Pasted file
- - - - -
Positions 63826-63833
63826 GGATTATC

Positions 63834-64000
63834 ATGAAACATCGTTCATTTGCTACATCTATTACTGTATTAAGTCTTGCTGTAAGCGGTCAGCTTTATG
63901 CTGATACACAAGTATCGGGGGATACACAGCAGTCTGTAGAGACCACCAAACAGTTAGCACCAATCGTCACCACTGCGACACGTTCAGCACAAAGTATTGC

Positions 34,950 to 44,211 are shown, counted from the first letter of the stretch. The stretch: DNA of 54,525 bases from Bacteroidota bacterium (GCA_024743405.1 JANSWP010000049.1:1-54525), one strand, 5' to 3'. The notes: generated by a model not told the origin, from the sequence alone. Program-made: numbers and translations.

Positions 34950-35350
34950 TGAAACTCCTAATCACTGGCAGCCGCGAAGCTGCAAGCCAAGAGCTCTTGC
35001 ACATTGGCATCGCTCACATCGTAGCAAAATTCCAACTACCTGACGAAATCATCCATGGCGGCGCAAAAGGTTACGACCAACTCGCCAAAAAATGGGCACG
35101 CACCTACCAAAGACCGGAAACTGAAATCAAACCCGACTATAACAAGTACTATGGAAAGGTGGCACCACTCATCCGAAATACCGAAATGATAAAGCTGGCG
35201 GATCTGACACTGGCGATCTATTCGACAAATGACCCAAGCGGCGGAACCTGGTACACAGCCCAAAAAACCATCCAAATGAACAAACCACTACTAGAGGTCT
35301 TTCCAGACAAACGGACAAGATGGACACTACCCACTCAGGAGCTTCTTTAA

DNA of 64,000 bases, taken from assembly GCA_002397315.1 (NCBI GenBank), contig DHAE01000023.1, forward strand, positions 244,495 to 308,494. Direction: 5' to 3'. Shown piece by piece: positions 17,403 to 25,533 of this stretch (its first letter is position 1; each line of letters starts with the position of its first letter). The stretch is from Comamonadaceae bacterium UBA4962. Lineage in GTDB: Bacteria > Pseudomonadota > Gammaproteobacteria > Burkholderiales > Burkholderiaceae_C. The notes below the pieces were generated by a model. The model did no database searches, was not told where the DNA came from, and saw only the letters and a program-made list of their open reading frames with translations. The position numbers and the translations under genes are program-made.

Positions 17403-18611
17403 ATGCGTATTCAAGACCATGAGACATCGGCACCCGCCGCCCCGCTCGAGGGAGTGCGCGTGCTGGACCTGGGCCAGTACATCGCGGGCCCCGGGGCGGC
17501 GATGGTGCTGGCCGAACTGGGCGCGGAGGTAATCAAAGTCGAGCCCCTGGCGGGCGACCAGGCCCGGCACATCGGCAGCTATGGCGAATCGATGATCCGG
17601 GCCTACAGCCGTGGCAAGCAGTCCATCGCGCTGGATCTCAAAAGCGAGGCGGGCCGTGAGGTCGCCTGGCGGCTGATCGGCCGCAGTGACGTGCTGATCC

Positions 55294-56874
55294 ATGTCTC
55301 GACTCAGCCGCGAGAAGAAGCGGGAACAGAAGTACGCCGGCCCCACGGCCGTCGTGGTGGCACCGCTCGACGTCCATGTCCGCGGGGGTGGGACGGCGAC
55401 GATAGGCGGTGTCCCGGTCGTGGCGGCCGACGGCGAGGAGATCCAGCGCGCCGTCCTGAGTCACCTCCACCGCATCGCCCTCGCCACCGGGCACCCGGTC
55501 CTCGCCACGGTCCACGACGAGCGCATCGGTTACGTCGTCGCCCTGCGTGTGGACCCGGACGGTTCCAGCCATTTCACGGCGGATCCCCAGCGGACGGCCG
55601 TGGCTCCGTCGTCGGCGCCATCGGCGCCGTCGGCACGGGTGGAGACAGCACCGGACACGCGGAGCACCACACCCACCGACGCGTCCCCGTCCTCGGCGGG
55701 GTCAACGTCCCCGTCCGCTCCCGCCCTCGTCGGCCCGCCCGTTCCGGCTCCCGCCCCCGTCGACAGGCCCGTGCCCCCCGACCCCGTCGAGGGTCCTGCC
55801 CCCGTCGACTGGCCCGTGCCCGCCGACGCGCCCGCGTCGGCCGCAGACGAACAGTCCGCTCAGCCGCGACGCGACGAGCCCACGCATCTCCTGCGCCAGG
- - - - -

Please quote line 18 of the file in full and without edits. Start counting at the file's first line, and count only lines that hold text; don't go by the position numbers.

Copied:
Positions 55294-56874